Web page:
soon we'll be away from here
we'll run so far away from here

I think Mary's got the fever
I think Charlie's got the cancer
thank God for the leaches we found
we're cured

there's a fire in the barnyard
there's a fire in their hearts
thank God they help us live out our lives
we're spared

soon we'll be away from here
we'll run so far away from here

here comes Laura down the hillside
she's got hornets in her bonnet
she's screaming through the gap in her teeth
buck teeth

here come five lonely people
they throw parties for each other
they're coping with their problems again
again...


Ah-Ah-Ah

I wanted to be you
I wanted to feel what if feels like to be you
I wanted to beat you
I wanted the world to watch me while I beat you

ah-ah-ah...

(Thomas) Mann would have loved you
with your blue eyes and your blonde hair
he would have loved you

ah-ah-ah...

ooh -- I love you
ooh -- you love you

I wanted to meet you
I wanted to see what you see
but I already know you
there's nothing inside you
it's all on the outside and that's fine
I guess I love you

ah-ah-ah...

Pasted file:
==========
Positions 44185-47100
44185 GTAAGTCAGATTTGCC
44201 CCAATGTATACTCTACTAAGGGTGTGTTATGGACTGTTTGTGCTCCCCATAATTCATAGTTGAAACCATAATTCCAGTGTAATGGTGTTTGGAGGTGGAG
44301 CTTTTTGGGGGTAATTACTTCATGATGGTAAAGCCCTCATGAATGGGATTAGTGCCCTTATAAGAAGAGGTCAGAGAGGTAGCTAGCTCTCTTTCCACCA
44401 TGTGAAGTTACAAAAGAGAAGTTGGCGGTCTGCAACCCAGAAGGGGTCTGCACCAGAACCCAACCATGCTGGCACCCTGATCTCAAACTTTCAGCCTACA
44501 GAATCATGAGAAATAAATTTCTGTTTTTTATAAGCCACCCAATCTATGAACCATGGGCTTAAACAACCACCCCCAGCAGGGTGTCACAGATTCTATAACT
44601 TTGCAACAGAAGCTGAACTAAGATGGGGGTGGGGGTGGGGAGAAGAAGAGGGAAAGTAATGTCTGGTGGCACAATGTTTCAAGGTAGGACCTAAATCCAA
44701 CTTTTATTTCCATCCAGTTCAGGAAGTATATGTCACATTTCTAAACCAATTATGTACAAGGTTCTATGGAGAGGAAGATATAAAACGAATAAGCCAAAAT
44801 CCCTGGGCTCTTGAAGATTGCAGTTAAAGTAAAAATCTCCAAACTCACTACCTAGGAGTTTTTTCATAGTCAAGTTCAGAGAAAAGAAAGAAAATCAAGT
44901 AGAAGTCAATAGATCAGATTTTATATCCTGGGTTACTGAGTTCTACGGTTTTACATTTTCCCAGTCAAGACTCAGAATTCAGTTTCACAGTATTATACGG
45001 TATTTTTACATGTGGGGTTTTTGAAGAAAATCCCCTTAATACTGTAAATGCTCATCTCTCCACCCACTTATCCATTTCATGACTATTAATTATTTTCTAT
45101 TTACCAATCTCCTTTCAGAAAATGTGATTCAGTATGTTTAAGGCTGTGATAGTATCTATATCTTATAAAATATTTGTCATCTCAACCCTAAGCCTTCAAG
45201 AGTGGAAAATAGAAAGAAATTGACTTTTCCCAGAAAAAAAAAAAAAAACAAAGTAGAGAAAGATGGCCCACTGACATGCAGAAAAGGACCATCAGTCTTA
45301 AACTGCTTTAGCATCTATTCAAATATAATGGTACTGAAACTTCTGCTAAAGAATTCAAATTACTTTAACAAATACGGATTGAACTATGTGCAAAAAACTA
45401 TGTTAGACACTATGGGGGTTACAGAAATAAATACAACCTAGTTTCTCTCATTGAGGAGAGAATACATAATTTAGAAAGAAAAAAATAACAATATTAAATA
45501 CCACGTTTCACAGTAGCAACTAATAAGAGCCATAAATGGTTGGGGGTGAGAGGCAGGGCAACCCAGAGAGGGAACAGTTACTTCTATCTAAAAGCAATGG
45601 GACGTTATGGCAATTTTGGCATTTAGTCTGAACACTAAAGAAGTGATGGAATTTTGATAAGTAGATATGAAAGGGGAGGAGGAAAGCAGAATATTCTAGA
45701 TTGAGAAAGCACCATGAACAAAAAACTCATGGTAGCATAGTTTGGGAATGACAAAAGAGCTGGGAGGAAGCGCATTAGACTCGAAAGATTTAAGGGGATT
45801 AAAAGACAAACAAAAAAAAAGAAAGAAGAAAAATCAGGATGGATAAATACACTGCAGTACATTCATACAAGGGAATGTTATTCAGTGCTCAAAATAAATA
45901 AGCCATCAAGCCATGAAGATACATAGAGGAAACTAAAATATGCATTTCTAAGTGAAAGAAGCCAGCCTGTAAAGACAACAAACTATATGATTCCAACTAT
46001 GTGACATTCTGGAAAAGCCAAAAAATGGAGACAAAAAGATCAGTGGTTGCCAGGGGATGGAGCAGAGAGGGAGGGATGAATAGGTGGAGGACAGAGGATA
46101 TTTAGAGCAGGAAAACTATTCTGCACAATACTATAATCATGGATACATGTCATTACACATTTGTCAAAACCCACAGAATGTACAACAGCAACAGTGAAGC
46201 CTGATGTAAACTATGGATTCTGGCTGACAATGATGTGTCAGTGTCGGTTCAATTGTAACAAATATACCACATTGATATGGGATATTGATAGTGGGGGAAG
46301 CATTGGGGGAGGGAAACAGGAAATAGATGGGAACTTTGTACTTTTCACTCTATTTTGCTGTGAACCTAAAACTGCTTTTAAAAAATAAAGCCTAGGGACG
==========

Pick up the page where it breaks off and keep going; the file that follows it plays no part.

Death of a Thief

let me feel this on my knees
I've always hated what's good for me

all my life now
I've run from you and my own fate
so I'm shaking now
you've come to steal the life I made

do you feel the man?
can you see who I am?

let me see her one last time
I've always loved her
she was good to me

I dreamed I saw you here
but you were the one in chains -- not me
and Allah spoke to me
he told me I should set you free

do you feel the man?
can you see who I am?
will you feel any pain?
can you ever be the same?


A Thousand Miles Away

the truth -- it's simple
it's sitting in front of me
just sitting in front of me

won't you be true to us?
and say goodbye to me?
just say goodbye to me

you won't be happy
'til you're a thousand miles away
a thousand miles away

what am I to do?
what am I to do with you?


Wake Up

sweet morning kiss
on my breath
on my lips
falling hard
falling fast
on my life
to the last

sweet morning rays
on my skin
on my face
trusting you
trusting me
in my heart
I am free

wake up
wake up, boy
I saw you dreaming
I heard you speaking
something's haunting you
I felt you crying
I held you screaming

sweet morning kiss
on my breath
on my lips
falling hard
falling fast
on my life
to the last

wake up
wake up, boy
I saw you dreaming